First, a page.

"We try to make everything look the same as much as we can," said Garver. "We use Chris a lot in the run game. It's a play where we do bring him in there tight and make it look like a run situation. So really, that was kind of the whole idea of it. It's something that we've used in the past and something that we have had in in game plans before, we just haven't had opportunities to get to it. But I think that's the whole idea. As much as you can make your offense look the same, whether it's formations, whether it's motion, whether it's splits, that's kind of the whole idea of it."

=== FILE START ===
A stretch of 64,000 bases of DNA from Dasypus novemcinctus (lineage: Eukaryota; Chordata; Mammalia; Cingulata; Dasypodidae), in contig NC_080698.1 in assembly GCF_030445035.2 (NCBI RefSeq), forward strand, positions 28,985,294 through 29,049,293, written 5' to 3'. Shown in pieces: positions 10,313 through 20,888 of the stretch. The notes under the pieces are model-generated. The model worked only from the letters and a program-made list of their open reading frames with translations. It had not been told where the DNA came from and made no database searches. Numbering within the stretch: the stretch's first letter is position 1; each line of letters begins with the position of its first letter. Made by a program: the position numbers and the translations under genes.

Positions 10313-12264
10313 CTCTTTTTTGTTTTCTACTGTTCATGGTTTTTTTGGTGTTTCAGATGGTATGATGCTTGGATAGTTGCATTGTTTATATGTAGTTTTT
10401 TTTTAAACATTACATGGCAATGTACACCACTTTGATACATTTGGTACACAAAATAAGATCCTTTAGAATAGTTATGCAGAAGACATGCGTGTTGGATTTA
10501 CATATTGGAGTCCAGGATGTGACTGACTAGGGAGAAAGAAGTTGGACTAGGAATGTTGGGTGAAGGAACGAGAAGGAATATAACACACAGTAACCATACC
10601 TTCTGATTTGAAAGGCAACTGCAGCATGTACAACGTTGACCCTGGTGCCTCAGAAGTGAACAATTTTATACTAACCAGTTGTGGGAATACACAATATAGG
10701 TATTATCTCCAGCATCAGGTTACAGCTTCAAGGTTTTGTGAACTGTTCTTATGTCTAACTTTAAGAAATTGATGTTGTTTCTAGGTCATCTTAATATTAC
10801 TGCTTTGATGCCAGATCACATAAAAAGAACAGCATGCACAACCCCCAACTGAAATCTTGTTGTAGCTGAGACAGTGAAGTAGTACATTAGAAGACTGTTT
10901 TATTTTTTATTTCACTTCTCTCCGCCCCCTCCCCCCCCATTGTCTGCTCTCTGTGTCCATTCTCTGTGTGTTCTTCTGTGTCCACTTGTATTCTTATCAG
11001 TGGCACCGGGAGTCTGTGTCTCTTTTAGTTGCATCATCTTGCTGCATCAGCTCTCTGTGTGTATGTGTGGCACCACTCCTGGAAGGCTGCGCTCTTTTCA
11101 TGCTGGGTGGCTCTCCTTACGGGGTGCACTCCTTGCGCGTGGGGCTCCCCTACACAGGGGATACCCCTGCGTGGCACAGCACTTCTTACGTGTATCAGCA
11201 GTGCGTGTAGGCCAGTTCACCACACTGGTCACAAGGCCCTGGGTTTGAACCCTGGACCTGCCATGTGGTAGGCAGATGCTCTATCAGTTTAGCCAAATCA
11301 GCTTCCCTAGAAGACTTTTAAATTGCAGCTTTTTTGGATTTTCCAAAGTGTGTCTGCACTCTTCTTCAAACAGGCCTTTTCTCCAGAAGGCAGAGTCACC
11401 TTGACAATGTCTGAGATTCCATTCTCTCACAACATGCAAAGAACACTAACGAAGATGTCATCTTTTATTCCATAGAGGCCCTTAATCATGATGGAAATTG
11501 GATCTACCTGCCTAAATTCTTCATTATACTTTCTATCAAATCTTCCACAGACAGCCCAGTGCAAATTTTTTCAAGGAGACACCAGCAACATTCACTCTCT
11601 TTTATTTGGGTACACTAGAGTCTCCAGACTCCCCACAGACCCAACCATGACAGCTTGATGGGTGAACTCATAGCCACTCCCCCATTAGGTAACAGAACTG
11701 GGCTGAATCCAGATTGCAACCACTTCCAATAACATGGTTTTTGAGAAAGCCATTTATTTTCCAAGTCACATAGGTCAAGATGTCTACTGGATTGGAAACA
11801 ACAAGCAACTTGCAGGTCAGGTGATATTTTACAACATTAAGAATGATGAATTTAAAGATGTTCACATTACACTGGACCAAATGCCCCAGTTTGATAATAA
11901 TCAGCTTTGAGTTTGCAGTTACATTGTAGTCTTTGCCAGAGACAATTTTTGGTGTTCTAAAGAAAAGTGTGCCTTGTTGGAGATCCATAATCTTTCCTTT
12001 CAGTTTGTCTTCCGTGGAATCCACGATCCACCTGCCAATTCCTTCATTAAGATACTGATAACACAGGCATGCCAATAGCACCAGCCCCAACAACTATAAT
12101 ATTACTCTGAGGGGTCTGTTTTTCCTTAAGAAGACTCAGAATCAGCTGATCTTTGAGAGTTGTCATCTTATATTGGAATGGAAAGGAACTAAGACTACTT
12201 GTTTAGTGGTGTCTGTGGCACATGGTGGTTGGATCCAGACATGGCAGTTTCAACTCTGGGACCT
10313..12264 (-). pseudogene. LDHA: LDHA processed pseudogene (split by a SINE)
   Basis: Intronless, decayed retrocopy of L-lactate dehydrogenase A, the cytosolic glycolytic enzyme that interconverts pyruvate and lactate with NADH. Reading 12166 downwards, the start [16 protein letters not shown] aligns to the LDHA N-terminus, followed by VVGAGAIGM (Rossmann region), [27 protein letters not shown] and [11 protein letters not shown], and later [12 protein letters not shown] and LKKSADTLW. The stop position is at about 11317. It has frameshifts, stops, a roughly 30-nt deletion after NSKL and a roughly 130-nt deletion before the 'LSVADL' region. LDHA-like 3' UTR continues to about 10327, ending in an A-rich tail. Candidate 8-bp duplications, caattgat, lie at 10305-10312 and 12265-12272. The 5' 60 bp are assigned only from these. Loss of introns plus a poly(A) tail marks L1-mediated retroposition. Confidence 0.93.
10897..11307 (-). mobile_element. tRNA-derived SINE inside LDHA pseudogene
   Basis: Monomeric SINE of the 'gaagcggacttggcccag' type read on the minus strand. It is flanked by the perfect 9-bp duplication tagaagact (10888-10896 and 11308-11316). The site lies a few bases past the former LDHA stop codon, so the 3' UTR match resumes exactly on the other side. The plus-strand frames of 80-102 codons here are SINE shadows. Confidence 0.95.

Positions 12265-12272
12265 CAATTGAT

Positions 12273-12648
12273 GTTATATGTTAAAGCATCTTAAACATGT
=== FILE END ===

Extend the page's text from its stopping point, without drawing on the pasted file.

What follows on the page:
Godwin had eight catches for 97 yards when the Bucs and Chiefs met in Week 12. And of all the team's primary receivers, only Godwin has seen his per-game production go up in the postseason from 70.0 yards to 74.3.
At this time last year, Godwin was still recovering from his December injury and wasn't able to play in his first Pro Bowl. This season, Godwin fought three injuries early – including a concussion, hip and quad strains and a fractured finger – but has hit his stride in the second half. He once again is an integral part of the Bucs' offense and now he has a chance to realize another dream and be a difference-maker in the Super Bowl.
"I take a lot of pride in playing this position, especially in this offense, and being the guy who's helping guys get lined up or helping guys in their blocking assignment, or just being the glue," he said. "That means a lot to me."